Attach some identification to your cat or dog – with a pet collar and name tag, or other method of providing your contact information for the people who can help your pet if he or she gets into trouble.
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The quick release or breakaway collar, is designed with your pet’s safety in mind.
The clasp or buckle is designed to break apart, should your pet’s collar become snagged or caught on a tree branch, fence or other object.
Some breakaway collars break apart more easily than others.
We think these are preferable, especially for an older or lighter pet or a younger animal, such as a kitten or puppy.
With no fingers to free themselves, your pet is helpless. If a pet collar becomes snagged in such a way that your cat or dog is hanging by its collar, strangulation can occur within minutes.
Your pet could become trapped somewhere it is just not a happy scenario.
Even in your home your pet can run into trouble. A small dog, home alone, snagged his collar on plumbing fixtures behind the toilet. He did manage to free himself – by ripping the plumbing apart. The home was flooded but happily the dog was not injured, only wet.
Personalized or embroidered pet collars has your pet’s contact information imprinted on a nylon collar or stitched into an embroidered collar. This pet collar is of course lighter and some come with the safety breakaway feature.
Elastic cat collars are made entirely from stretchy material (like a headband)
These collars should expand in size (check it for stretch yourself). If your cat’s collar does get snagged your cat’s weight should stretch the collar allowing your cat to wriggle free.
Make sure your cat weighs enough for the stretch band to be effective. If the collar does become caught a small or lightweight cat may not be heavy enough to actually stretch the collar.
Cat collars with an elastic loop sewn in
Some of these elasticized loops don’t stretch by much and, depending on the fit of your cat’s collar … we don’t believe they would be effective if your cat’s life depended on slipping his or her head out of this type of collar.
These collars, fitted properly, were tested on my (poor) cat. We couldn’t pull either of them off his head.
Pet collars that are reflective or glow in the dark will provide an extra measure of safety for your pet at night. With a reflective collar, your cat or dog will be more easily seen by drivers and other home owners. It could also help prevent your pet from being mistaken for wildlife.
For a pet with longer hair there are flashing or blinking collars and also reflective tags.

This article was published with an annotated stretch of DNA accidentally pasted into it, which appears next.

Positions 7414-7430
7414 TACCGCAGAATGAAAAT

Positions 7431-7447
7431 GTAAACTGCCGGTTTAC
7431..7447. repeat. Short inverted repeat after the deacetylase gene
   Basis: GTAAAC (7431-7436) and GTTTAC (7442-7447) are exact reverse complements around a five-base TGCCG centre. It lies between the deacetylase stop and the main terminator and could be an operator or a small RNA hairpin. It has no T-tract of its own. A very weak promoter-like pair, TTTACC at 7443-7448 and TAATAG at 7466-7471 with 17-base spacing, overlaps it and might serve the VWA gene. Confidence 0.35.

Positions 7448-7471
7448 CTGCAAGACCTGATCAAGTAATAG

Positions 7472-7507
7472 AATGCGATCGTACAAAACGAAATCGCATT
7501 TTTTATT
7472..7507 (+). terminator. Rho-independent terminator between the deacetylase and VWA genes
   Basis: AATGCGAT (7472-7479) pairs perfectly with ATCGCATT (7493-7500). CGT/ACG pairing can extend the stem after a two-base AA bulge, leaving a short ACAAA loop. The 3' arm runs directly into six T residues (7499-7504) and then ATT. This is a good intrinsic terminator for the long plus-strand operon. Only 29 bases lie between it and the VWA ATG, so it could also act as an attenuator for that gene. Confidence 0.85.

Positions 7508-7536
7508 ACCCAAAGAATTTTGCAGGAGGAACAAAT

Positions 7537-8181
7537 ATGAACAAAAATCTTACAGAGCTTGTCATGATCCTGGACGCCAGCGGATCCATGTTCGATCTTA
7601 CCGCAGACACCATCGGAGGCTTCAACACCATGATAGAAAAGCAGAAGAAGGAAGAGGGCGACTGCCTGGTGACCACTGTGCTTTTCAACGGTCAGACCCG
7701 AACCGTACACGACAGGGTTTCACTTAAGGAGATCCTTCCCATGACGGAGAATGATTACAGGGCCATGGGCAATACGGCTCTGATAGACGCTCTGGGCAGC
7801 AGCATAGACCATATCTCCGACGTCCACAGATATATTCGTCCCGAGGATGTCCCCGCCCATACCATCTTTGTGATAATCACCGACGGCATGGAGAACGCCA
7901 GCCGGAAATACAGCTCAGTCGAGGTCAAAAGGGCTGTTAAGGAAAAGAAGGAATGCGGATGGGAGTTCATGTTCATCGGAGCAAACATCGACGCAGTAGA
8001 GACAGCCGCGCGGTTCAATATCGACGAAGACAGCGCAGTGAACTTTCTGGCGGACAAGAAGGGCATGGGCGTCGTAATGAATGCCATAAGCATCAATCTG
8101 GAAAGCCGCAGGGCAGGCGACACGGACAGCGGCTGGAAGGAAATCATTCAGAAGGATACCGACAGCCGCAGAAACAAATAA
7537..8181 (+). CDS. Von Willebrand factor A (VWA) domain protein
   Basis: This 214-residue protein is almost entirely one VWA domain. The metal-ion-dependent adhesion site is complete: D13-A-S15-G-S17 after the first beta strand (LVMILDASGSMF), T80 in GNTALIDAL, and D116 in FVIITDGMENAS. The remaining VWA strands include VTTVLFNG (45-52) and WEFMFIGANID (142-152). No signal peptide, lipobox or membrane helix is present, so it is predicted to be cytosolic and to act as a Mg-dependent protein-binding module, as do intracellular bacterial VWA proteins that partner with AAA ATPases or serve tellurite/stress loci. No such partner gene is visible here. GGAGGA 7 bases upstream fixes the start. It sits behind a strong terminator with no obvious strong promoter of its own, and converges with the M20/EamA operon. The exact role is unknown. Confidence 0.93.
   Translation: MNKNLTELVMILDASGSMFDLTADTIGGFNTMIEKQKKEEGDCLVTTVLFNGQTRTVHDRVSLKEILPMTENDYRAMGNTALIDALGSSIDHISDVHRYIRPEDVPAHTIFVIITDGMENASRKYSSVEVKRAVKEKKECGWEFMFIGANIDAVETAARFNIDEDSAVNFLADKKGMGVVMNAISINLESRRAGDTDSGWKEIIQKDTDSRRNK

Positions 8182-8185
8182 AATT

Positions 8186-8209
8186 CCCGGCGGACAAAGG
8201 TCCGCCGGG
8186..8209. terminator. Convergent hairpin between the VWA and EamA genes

The collar needs to fit your pet properly loose and your cat will dispose of it tight and your pet will be uncomfortable. A pet collar is usually adjustable. You should be able to fit one or two fingers between the collar and your pet’s neck.
For a kitten or young pet loosen the collar as your pet grows … (this might seem obvious but it doesn’t always happen).
Tags are easy to see and read, inexpensive and can be applied quickly.
The most important information on the pet tag or collar is your contact information, your phone number and name. If you have room add your address, your vet, a friend’s phone number and address.
Double sided tags hold more information.
As well, adding a contact number in a different city or part of the country could be real handy in the event of a disaster.
… For your cat’s benefit choose a light material.
… Many pet stores or online stores provide engraved pet tag services. Some tags are double sided which allows you to add more information.
… If your pet has a disability, such as a hearing problem, or other medical condition, include it or purchase a medical alert tag.
… If you are looking for cheap pet id tags consider plastic or metal.
Reflective Identification Tags
Reflective tags work well if your pet has long fur and a reflective collar cannot be seen.
Some are engraved. Other reflective tags come with a permanent ink pen and you write your contact info on the back. Some are quite large and will not suit smaller animals.
Some government regulations require bells to be placed on cats to protect local wildlife. Others require vaccination tags or licenses. Be sure to check with your local government or animal shelter to find out what the regulations are.
Remember to update your contact information if you are moving or giving your pet away.
In the end, less than five percent of cats and 25 percent of dogs taken to shelters are reunited with their families. Many animals have no identification at all. Many don’t make it to a shelter.
If your pet becomes lost, a simple collar with attached identification could very well end up saving his or her life.